When you visit the Disneyland, its central image is the Castle of Sleeping Beauty. Its graceful, soaring storybook towers and turrets preside over the rest of the theme park below. Yet unlike all the other attractions in this wonderland it is only a hollow shell - void of content. Except for a few novelty shops along the walkway that cuts through it, and winding passageways where the tale of Princess Aurora and the evil Maleficent is toldthis beautiful symbol of Disney's fantasy world come to life is empty. The attraction opened on July 17, 1955 with Disneyland Park. The castle’s design was based on the real Bavarian castle. Guests could not actually walk through the castle’s interior until 1957. The famed drawbridge has only been lowered twice—once at the opening of the park in 1955 and again in 1983 at the rededication of Fantasyland. Its sister castle resides in Hong Kong.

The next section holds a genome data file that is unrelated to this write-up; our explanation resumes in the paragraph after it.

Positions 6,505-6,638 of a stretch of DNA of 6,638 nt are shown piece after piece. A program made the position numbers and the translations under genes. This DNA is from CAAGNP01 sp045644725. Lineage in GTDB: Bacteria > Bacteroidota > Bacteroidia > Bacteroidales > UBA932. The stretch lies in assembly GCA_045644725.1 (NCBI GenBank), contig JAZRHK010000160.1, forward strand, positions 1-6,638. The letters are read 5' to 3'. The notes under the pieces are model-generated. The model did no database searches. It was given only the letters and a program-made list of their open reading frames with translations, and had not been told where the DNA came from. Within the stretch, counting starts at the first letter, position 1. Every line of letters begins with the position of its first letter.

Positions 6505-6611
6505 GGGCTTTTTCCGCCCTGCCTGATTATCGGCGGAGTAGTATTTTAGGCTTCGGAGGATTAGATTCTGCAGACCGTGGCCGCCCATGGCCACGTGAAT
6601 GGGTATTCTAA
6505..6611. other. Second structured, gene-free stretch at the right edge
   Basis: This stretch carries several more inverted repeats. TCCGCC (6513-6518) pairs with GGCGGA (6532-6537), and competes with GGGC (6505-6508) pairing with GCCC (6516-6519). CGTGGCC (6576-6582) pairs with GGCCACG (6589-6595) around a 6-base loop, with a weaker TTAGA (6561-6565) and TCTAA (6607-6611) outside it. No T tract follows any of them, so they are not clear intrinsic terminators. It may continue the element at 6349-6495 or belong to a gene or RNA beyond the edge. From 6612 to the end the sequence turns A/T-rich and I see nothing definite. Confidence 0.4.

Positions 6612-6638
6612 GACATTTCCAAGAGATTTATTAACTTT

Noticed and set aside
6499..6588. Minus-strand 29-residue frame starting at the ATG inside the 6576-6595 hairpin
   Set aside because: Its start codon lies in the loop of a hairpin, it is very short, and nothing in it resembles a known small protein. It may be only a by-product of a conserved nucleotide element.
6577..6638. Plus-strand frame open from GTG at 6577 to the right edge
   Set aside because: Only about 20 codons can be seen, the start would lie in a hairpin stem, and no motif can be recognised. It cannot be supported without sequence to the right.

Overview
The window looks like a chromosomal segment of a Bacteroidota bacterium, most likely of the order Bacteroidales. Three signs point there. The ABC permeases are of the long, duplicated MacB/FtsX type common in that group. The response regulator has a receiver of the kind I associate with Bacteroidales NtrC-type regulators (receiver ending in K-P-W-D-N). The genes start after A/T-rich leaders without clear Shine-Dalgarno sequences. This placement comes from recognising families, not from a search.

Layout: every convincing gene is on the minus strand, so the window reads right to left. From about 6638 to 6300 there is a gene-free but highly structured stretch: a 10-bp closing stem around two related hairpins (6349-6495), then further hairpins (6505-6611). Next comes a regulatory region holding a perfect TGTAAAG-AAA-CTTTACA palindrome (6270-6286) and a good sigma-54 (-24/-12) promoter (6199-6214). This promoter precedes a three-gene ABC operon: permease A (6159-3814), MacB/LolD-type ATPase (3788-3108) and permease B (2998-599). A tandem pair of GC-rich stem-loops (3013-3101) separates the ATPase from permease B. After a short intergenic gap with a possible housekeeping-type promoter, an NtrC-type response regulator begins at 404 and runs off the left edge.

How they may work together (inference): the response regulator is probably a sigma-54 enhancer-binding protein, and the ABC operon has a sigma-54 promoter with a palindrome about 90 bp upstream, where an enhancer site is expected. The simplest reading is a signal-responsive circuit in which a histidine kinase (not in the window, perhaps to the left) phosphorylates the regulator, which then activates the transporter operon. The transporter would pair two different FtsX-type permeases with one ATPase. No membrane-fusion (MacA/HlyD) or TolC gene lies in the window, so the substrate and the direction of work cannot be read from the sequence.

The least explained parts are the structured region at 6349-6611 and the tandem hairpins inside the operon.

But its very emptiness is full of meaning. For that is precisely the function of Disneyland - to empty us of the harsh realities of life and render us unconscious to those things which are too hard to bear. That is part of the experience of Disney - to become "unconscious" of the real world and to enter a never-never land of fantasy and fakery. Fittingly Sleeping Beauty's Castle - a monument to a trance-like sleep - serves as the portal to this plane.

If Disney entices participants to fall asleep in order to escape life, the church's mission is to urge people to wake up - in order to experience an authentic and full existence. Easter is a revival call to all believers announcing the dawning of our new relationship with God through Jesus Christ. This is a radically new reality. The message of Easter wakes us, not just from a stuporing slumber, but also calls us forth from tombs of sin, bound in grave clothes of despair, to wear robes of righteousness and hope! Easter is not an empty Disney fantasy. Easter is the rousing, transforming power of God shaking each and every one of us awake to a life in Christ, a life eternal.